At a press conference Monday, President Obama confirmed that he would not use the 14th Amendment to unilaterally raise the debt ceiling unless both houses of Congress gave him the express authority to do so.
“14th Amendment: The validity of the public debt of the United States, authorized by law, including debts incurred for payment of pensions and bounties for services in suppressing insurrection or rebellion, shall not be questioned. But neither the United States nor any State shall assume or pay any debt or obligation incurred in aid of insurrection or rebellion against the United States, or any claim for the loss or emancipation of any slave; but all such debts, obligations and claims shall be held illegal and void.”
The United States officially hit its $16.394 trillion legal debt limit on Dec. 31. As a result, until the debt ceiling is raised, Treasury is not allowed to borrow new money to help it pay all the country's financial obligations.
“I think the Constitution is clear and I think this idea that the Congress gets to vote twice on whether to pay for expenditures it has appropriated is crazy,” Former President Clinton said, adding that he would invoke the 14th amendment “without hesitation, and force the courts to stop me.”
This safeguarded Congress from years of disruptive politics. Second, they saw the necessity in guaranteeing the federal debt in case rebel sympathizers returning to Congress threatened to repudiate it for political ends.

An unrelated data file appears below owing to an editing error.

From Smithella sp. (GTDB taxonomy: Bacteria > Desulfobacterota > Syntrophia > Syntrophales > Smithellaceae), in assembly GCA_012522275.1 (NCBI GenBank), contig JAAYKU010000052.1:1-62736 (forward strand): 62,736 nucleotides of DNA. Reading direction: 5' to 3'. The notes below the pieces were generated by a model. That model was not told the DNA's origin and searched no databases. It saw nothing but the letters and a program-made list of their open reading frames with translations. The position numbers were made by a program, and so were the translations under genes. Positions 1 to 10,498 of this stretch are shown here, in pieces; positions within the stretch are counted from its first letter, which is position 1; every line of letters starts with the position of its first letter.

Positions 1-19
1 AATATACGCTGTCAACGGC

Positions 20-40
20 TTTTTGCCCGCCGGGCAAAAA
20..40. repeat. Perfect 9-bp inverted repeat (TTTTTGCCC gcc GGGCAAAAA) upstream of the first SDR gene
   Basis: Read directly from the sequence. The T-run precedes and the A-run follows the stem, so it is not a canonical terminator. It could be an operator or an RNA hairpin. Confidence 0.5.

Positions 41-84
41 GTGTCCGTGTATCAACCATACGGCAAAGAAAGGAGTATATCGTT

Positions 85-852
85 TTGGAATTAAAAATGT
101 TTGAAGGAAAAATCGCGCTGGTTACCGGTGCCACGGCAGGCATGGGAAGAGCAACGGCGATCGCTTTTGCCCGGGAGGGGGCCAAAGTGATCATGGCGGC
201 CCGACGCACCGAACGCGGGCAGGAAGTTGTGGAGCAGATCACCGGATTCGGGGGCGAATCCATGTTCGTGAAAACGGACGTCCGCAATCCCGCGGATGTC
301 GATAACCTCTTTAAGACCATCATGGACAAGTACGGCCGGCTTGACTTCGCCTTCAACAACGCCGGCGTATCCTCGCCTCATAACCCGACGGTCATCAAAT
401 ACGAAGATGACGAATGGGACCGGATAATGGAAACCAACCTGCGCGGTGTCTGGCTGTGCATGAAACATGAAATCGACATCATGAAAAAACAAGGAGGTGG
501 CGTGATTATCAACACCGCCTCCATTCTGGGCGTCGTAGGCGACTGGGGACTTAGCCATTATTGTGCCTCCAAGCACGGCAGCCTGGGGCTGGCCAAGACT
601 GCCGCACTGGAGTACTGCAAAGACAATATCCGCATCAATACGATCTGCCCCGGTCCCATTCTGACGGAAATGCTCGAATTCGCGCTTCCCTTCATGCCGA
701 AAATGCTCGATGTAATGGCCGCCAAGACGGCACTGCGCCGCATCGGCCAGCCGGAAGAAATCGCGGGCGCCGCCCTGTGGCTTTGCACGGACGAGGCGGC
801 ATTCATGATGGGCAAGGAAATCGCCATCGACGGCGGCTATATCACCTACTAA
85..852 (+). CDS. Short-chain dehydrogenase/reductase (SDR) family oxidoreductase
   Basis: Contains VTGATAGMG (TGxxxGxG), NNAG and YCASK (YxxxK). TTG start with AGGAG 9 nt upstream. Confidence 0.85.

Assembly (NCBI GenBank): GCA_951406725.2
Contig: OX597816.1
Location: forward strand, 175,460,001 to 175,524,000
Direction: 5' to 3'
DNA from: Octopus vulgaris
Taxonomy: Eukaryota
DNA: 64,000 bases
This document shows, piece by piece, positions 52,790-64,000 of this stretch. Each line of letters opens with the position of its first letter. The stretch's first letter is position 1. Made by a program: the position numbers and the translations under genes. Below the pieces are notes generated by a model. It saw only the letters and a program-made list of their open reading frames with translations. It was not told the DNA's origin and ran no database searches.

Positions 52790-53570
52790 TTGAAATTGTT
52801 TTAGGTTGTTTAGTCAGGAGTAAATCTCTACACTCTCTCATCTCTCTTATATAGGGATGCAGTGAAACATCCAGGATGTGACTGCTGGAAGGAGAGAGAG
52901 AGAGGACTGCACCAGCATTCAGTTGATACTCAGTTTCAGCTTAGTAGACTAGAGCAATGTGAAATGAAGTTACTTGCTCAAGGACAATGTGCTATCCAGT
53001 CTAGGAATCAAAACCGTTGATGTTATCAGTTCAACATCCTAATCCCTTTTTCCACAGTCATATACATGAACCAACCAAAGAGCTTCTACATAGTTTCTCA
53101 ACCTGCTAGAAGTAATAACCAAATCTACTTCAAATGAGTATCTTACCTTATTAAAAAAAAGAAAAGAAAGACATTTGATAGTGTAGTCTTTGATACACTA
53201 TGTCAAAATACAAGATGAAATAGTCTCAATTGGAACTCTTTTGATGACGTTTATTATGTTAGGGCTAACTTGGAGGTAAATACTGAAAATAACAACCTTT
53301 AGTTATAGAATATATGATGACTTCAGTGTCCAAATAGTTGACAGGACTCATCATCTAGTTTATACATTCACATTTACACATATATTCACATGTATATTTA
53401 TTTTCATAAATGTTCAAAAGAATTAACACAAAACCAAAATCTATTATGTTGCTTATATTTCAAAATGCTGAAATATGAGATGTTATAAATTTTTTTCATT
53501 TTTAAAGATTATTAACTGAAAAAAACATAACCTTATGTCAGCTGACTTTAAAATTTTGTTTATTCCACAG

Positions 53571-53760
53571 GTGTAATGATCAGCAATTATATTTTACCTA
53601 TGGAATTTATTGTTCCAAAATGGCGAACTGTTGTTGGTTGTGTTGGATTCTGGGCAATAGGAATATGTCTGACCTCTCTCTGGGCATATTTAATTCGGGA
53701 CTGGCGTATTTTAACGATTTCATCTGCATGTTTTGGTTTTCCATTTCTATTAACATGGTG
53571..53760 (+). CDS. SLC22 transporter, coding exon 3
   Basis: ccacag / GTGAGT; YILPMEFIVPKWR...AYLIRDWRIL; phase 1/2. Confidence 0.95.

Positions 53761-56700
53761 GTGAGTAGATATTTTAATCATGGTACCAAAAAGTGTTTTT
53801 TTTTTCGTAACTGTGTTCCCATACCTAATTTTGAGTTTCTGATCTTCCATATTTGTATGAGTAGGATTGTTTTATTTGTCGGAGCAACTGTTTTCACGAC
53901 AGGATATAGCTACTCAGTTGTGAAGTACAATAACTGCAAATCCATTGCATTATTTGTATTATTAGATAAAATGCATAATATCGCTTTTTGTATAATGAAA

In the meantime, the Treasury Department has resorted to "extraordinary measures" to keep paying Uncle Sam's bills. Treasury Secretary Tim Geithner has said he expects those measures to run out between mid February and early March, setting the stage for yet another fight on Capitol Hill.
"If congressional Republicans refuse to pay America's bills on time, Social Security checks and veterans' benefits will be delayed," Obama told reporters Monday. "We might not be able to pay our troops, or honor our contracts with small business owners. ... Investors around the world will ask if the United States of America is, in fact, a safe bet."
“If Congress wants to put the responsibility on me to raise the debt ceiling, I’m happy to take it,” he said. “But if they want to keep this responsibility, then they need to go ahead and get it done.”
How this might work is also a bit of a mystery: Republicans, including those who control the U.S. House, have made clear they will not vote to increase the debt ceiling without corresponding budget cuts.
President Obama called Republican talk of not raising the limit—of, in effect, not paying the country’s bills—“irresponsible” and “absurd.” He said the GOP will “not collect a ransom in return for crashing the economy.